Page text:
The road to outsourcing still looks like the Autobahn, with organizations accelerating to move ahead of escalating facilities costs and demands for better service, despite continued downsizing. But I'm finding more and more financial and facilities executives listening to the message that they need some fine tuning and advice on road conditions before pulling onto that high-speed roadway.

Both the advice and the fine tuning are coming by way of consulting services that we are being asked to provide to assist facilities and financial executives in understanding everything that's involved in the outsourcing decision. And even what their options may be.

This looks to me like the second phase of the facilities outsourcing movement and in my opinion -- based on the hundreds of telephone calls I have responded to and meetings I have attended with organizations considering facilities outsourcing -- it is a sign of a maturing process that will serve both buyer and seller well.

I have begun insisting that there are two things every real estate and facilities executive do before making any final management recommendation and certainly prior to entering into the selection process.

First, draw up a clear statement of objectives in three areas -- human resources, business and service. Overlay on that the organization's core competencies -- the characteristics that make a business unique, distinguish it from competitors and provide a distinct selling proposition. Exploiting these competencies drives an organization's competitiveness, according to most analysts and students of the business scene, and a "focus on core" has become the mantra of most executives we talk to in America today.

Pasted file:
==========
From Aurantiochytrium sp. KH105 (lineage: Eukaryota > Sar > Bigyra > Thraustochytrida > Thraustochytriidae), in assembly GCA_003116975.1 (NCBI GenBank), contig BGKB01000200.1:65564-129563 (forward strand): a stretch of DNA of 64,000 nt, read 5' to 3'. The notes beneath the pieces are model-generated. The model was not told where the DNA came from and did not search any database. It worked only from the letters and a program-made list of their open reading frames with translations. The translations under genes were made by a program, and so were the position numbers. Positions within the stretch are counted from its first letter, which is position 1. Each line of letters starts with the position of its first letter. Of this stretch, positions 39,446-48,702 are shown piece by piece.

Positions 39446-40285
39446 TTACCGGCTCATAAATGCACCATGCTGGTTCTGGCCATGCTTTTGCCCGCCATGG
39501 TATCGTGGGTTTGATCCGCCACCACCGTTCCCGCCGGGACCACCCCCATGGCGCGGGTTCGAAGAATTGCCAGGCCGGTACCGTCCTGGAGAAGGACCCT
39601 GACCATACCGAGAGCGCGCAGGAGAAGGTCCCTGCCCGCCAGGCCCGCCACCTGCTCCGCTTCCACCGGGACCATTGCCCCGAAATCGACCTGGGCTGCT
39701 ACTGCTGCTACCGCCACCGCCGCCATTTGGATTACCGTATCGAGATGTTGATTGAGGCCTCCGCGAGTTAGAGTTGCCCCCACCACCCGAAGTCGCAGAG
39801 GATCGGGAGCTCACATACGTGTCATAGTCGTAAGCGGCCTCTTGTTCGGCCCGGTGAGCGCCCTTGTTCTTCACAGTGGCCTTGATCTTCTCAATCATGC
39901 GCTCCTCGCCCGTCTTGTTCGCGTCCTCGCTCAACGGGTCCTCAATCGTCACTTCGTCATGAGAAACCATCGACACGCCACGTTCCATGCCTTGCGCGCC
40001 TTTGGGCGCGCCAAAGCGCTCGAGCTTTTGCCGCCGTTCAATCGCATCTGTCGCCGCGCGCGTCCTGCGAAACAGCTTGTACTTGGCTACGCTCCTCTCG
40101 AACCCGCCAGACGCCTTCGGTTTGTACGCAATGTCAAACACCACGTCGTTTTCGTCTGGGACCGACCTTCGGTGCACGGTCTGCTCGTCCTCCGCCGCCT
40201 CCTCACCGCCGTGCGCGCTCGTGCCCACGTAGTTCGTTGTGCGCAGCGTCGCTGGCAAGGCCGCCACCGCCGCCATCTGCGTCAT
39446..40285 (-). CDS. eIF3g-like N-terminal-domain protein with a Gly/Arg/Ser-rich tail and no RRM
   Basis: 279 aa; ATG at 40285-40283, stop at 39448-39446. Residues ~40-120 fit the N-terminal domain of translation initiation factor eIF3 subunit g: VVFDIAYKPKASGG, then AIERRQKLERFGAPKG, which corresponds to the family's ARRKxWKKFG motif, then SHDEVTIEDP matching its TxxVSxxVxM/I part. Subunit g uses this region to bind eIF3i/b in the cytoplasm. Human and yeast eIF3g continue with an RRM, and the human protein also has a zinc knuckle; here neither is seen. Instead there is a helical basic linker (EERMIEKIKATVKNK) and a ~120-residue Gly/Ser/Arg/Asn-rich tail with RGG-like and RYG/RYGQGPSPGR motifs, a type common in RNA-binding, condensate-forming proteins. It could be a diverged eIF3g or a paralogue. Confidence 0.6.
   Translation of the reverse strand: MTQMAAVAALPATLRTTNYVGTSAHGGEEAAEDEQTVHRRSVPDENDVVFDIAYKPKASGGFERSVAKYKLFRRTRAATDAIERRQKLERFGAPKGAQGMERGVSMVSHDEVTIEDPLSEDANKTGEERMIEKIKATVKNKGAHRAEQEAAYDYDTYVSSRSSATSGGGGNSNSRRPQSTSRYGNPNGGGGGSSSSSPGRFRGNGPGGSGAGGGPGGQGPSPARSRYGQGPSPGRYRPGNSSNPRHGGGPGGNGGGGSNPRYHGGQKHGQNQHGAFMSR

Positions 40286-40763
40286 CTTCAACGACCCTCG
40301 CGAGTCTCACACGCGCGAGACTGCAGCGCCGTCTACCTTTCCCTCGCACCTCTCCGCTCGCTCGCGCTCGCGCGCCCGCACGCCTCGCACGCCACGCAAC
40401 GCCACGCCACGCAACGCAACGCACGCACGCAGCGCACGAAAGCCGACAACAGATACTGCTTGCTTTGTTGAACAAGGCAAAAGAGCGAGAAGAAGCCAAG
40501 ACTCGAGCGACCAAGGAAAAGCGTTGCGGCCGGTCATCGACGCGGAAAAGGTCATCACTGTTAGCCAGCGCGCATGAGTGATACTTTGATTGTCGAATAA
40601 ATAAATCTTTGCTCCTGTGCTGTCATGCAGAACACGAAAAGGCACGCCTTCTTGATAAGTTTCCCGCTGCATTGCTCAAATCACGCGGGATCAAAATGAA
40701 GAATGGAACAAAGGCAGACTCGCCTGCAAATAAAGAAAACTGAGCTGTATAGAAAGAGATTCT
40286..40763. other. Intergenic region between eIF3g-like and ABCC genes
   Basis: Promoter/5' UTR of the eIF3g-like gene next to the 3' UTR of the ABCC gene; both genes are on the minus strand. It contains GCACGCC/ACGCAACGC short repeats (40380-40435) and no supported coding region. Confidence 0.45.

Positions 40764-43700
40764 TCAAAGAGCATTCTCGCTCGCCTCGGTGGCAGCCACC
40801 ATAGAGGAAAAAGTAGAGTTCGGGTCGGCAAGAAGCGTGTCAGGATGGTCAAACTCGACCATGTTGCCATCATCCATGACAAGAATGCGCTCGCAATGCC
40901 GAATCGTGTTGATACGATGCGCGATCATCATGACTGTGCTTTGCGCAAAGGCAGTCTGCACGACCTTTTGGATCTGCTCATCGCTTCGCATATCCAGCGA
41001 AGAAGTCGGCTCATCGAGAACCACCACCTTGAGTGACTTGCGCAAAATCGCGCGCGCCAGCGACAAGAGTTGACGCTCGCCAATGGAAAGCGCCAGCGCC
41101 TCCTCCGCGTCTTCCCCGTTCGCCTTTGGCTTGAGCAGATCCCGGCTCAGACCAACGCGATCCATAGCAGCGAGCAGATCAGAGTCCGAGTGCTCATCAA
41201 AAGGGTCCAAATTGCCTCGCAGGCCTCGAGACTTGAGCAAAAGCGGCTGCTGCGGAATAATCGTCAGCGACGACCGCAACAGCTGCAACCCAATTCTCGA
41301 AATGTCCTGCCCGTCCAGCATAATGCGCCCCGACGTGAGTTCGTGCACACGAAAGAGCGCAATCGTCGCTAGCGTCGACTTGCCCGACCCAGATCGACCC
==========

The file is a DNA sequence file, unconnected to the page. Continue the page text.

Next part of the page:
Comparing the organization's core competencies against its facilities' objectives tells the executive just how quickly -- or indeed if at all -- the outsourcing option should be pursued. The answer to the question, "Is there something about our facilities services that they have to be provided by an employee of this organization?" drives the next step.

If there is no dependency on employees providing facilities services, clearly the goal to outsourcing should be pursued or considered. If, just as clearly, there is a dependency on employees providing the services and a potential adverse impact on core competence, a second look at the wisdom of outsourcing is warranted. Dependency here is the operative word, not impact, since that may be just what you are trying to achieve.

Second, make a clear and thorough assessment or evaluation of the work processes in the facilities management organization. How is the work accomplished, who does it, is there duplication, can it be consolidated, what are the discrete steps in each phase of the process, how is work really performed here? In my experience it is rare for an organization to be able to perform this necessarily critical oversight of itself and we find ourselves being called on increasingly to perform facility assessments or audits.

If there isn't a defined process, initiate one. This is the key to benchmarking, which will measure your facilities operations against others -- preferably the competition's.

It also provides a way to evaluate an organization's structure, practices and policies, resources and systems against its own stated objectives in areas like industrial hygiene, facilities engineering, maintenance and operations, security, construction and administrative services.